We’re proud to be providing £3.74m funding for Precision Medicine, targeting less toxic cancer treatments. In July 2017, we began funding £1.5m for Precision Medicine research, targeting less toxic cancer treatments. In October 2018, we were proud to increase our Precision Medicine funding to £3.74m.

Precision Medicine is an exciting new way to deliver cancer treatment to children. It takes into account individual variations in genes, environment and lifestyle. Precision therapies target specific changes in individual patients’ tumour DNA, allowing for more effective treatments while reducing toxic side effects.

Bringing Precision Medicine to young cancer patients in the UK

This treatment approach to young cancer patients has been applied in parts of the USA and Europe with some success. But, until now, efforts in the UK have been somewhat ad hoc – largely due to lack of development funding in the NHS. We want to drive forward the implementation of Precision Medicine for young cancer patients in the UK.

Project Details

  • Project Title

    Research into a comprehensive and structured approach to genetic testing to match children with cancer to specific targeted treatments

  • Lead Researcher

    Professor Louis Chesler

  • Research Centre

    The Institute of Cancer Research

  • City & Institution Postcode


  • Start Date

    1 July 2017

  • Duration

    36 months

  • Grant Amount

    £3.74 million

Professor Louis Chesler

Precision medicine explained

Louis and Grace explain Precision Medicine

You have helped us to fund £3.74m for Precision Medicine research – an exciting new way to deliver cancer treatment to children. Thank you. Little Translators Louis and Grace explain this research in their video.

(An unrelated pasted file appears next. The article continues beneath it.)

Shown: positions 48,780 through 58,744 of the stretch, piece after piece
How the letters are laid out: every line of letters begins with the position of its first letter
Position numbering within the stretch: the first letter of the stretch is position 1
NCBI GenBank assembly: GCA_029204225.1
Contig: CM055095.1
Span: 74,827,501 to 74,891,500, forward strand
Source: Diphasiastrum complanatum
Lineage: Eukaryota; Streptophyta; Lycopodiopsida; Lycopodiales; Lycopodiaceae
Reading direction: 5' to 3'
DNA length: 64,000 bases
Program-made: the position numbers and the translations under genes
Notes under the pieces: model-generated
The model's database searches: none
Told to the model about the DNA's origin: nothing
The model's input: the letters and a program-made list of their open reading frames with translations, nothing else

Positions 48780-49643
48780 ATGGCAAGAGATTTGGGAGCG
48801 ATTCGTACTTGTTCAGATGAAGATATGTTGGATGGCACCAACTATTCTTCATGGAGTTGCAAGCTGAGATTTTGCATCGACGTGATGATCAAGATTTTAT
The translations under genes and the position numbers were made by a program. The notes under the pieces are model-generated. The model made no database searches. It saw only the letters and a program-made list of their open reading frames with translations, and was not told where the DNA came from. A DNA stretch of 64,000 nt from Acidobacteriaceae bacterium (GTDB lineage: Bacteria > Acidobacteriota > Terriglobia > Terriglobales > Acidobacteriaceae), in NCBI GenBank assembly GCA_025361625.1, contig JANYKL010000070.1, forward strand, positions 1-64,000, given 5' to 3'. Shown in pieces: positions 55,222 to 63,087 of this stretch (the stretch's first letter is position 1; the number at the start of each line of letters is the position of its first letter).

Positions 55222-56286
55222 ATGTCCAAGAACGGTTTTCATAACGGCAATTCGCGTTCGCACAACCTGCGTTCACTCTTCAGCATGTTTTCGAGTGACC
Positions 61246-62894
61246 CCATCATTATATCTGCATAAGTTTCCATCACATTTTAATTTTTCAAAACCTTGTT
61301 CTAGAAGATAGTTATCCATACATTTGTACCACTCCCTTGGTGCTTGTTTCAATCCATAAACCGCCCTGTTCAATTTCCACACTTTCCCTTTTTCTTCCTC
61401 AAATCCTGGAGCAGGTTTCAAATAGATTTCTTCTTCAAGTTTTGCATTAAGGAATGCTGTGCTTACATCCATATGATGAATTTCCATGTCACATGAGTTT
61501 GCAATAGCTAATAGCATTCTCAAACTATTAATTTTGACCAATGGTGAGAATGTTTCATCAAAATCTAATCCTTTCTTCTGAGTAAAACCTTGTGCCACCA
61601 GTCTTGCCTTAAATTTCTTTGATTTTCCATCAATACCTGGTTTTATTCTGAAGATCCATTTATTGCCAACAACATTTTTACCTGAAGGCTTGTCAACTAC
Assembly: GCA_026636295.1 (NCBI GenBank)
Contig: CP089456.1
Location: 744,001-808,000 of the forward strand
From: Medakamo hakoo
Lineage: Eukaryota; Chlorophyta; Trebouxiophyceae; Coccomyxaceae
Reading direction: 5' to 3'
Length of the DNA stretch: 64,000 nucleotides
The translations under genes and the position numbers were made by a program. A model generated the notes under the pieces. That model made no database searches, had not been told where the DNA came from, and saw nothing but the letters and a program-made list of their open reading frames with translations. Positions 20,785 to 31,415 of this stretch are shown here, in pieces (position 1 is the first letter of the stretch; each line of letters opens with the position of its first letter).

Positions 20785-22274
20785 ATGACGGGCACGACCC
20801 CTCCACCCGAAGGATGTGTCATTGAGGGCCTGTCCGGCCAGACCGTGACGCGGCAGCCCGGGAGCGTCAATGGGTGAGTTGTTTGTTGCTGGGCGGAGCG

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Children with Cancer UK is helping to fund the development of a national infrastructure for rapid sequencing of tumour DNA from young cancer patients. This will include:
  • A structure for the genetic analysis of patient tissue which will allow for highly accurate diagnosis and treatment recommendations
  • The development of a tissue bank, which will build a large source of patient samples – this is extremely valuable in childhood cancers because of their rarity
  • Establishing a hub where cancer cells are extracted from samples and analysed using a next-generation sequencing tool which provides a highly-defined genetic picture of individual tumours
  • A new bioinformatics team, which will interpret the genetic data to help decide on the best treatment and to aid discovery of new genetic signals and mutations that could be targeted
  • A national database is being set up which will allow the bioinformatics team to track the many different tumour types and how they respond to treatment, which will be a powerful aid to future treatments and prognosis
  • The development of a panel of oncology experts (known as the national molecular tumour board) who will discuss the findings of the genetic analysis and bioinformatics teams, before making informed recommendations for patient treatment. This will include assigning patients to clinical trials for new targeted drugs and therapies.
Our Chief Executive, says:
Our ambition is that all children, teenagers and young adults diagnosed with cancer in the UK have access to Precision Medicine through the NHS. This ground-breaking funding will help develop the first programme for Precision Medicine for young cancer patients in the UK. It has already started in parts of the USA and Europe.

Potential impact

It has huge potential to improve cure rates and reduce the burden of toxicity on young cancer patients – through better targeted chemotherapy, introducing advances in immunotherapy and using other evolving technologies.
  • We’ll improve our genetic understanding of childhood cancers, identifying new targets for treatment where available
  • The project will lead to more clinical trials for promising new treatments
  • The initiative will increase the amount of tissue that is banked, allowing research to access precious tumour samples.
Professor Louis Chesler of The Institute of Cancer Research says:
This funding will help us move towards a more comprehensive and structured approach to genetic testing to match children with cancer to specific targeted treatments, which could be an incredibly important step towards increasing survival and reducing the side-effects of treatment. One way to think about Precision Medicine is that we now have drugs that attack single cancer causing proteins. They don’t interfere with any normal cells or normal proteins, they just attack the tumour and they just attack the one gene or protein that really matters.
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